CRR (XS): 7098085: G1: partially-young GCs not initiated under certain circumstances

Tony Printezis tony.printezis at oracle.com
Thu Oct 6 07:27:35 PDT 2011


Ramki,

Thanks for your thoughts on this. Please see inline.

On 10/6/2011 2:41 AM, Ramki Ramakrishna wrote:
> Doing some late night  loud thinking here ... so please take this
> with an adequate dose of salt....
>
> I am not sure joining or leaving the suspendible thread set
> says anything about the actual intent of that action. In other words
> the suspendible thread set is a mechanism or an implementation
> of what is actually a synchronizing mechanism -- the intent is
> that the actions in a {join; act; leave} scope are those that
> want to somehow control the synchronization points of their
> execution wrt safepoints because safepoints will probably
> step on their toes or manipulate the same values. It's
> really a form of mutual exclusion.

Either way has pros and cons. I agree that abstracting away from how the 
exclusion is implemented is helpful for someone who's not familiar with 
the code. However, I'd claim that it's also important to show that we're 
using the STS in this exclusion so that the reader fully understands 
what the assumptions of the exclusion are and also because they might 
need to explicitly yield at some point, which is done through the STS.

Let me predict what someone will say next: Ah, but we can also wrap the 
yielding call in those nesting (is that the right word for them?) 
objects too. Which would be nice. But there are cases where the call to 
yield() (or the call to should_yield()) is deep into the call hierarchy 
that's impractical to use the top-level nesting objects for that.

Also please note: (For better or worse) MutexLocker x(&my_mutex) is very 
explicit in what it does. It doesn't say "we provide mutual exclusion of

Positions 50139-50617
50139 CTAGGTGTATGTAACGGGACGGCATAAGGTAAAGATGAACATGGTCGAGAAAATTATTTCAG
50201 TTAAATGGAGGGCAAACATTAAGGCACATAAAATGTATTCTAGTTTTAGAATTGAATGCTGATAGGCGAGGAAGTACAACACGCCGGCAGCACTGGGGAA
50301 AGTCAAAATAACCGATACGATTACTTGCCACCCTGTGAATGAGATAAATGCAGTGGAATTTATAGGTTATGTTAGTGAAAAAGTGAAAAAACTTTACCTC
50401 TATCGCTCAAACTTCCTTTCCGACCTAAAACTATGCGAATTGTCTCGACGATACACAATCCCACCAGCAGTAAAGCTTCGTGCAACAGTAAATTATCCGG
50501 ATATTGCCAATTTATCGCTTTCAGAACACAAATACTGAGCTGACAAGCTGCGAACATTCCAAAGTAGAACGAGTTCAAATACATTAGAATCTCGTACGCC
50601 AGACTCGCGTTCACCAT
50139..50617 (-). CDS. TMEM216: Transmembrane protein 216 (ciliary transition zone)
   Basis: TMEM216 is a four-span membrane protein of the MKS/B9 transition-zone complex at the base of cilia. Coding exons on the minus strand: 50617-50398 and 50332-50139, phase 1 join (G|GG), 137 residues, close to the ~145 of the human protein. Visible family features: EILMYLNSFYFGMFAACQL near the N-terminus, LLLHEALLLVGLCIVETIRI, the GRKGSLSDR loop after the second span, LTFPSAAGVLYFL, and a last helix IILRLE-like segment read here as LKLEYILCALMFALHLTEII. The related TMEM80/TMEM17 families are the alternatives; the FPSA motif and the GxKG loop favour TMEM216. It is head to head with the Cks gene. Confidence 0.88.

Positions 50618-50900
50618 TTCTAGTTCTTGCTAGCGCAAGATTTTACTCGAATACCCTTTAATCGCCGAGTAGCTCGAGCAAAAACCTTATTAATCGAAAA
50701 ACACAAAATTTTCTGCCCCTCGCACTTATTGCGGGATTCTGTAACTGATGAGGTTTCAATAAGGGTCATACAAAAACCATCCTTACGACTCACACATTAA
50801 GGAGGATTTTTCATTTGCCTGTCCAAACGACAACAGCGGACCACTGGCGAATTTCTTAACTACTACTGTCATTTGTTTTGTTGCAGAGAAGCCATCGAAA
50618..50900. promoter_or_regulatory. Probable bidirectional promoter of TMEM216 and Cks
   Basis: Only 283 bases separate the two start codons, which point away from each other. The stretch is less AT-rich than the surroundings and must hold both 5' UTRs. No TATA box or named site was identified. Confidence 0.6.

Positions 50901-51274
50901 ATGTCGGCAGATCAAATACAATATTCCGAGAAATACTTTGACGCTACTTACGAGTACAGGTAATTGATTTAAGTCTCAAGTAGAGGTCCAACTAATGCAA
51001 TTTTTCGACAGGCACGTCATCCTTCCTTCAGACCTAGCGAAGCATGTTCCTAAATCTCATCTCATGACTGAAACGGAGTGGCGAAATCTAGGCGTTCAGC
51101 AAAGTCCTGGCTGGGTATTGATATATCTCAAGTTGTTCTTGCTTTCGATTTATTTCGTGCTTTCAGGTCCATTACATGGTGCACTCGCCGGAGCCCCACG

that critical section using the given mutex". It says "we'll keep that 
mutex locked during this critical section". Unfortunately, I cannot 
think of a similar name for the case we're discussing here.

> In the same vein, the reverse namely {leave; act; join} seems
> to be an explicit mechanism to get out of a synchronizing protocol
> wrt safepoints (in this case presumably because such synchronization
> would otherwise cause circular dependencies that might result in
> a deadlock).

This is indeed correct.

> Thus while the suspendible thread sets is a specific implementation,
> the high level idea involves synchronization wrt JVM safepoints
> during which foreground gc's may do stuff to the same structures
> that the wrapped actions are manipulating.
>
> It is for that reason that I had suggested the name 
> "SynchronizeWithSafepoints"
> although that is not an adequate name either. 

I understand what "synchronize with safepoints" tries to convey (i.e., 
"synchronize with the safepoint mechanism so that a safepoint does not 
happen without my consent"). But it's a bit too high-level to cover all 
the assumptions related to that mechanism.

> (Perhaps your
> suggestion of a name that describes the mechanism/implementation
> may be better suited because of the inadequacy of my suggestion.)
> Hopefully someone will think of a better name than either of these.

So, if we want to keep it high level, how about IncludeSafepoints / 
ExcludeSafepoints or WithSafepoints / WithoutSafepoints? But I have to 
say my preference would be InsideSuspendibleThreadSet / 
OutsideSuspendibleThreadSet.

Tony

> -- ramki
>
> On 10/5/2011 5:52 PM, Tony Printezis wrote:
>>
>>
>> On 10/5/2011 8:27 PM, Tony Printezis wrote:
>>>> [1] you will have to invent a suitable other name, perhaps 
>>>> DesynchronizeWithSafepoints
>>>> for when you do the reverse, i.e. perform an action outside of the 
>>>> _sts, as happens
>>>> when you are doing those synch barriers amongst the concurrent marking
>>>> threads in case of overflow and restart.
>>>
>>> I can't think of a good name off-hand but I'll think about it for a 
>>> bit... (suggestions are welcome!) 
>>
>> How about JoinSuspendibleThreadSet / LeaveSuspendibleThreadSet, example:
>>
>> {
>>   JoinSuspendibleThreadSet x;
>>   ...
>> }
>>
>> Both sound very descriptive to me. Alternatively, maybe 
>> InsideSuspendibleThreadSet / OutsideSuspendibleThreadSet?
>>
>> I'd love to have something like MutexLocker / MutexUnlocker but I 
>> can't think of an appropriate noun (SuspendibleThreadSetJoiner?!?!?!? 
>> this sounds SO wrong!).
>>
>> Tony


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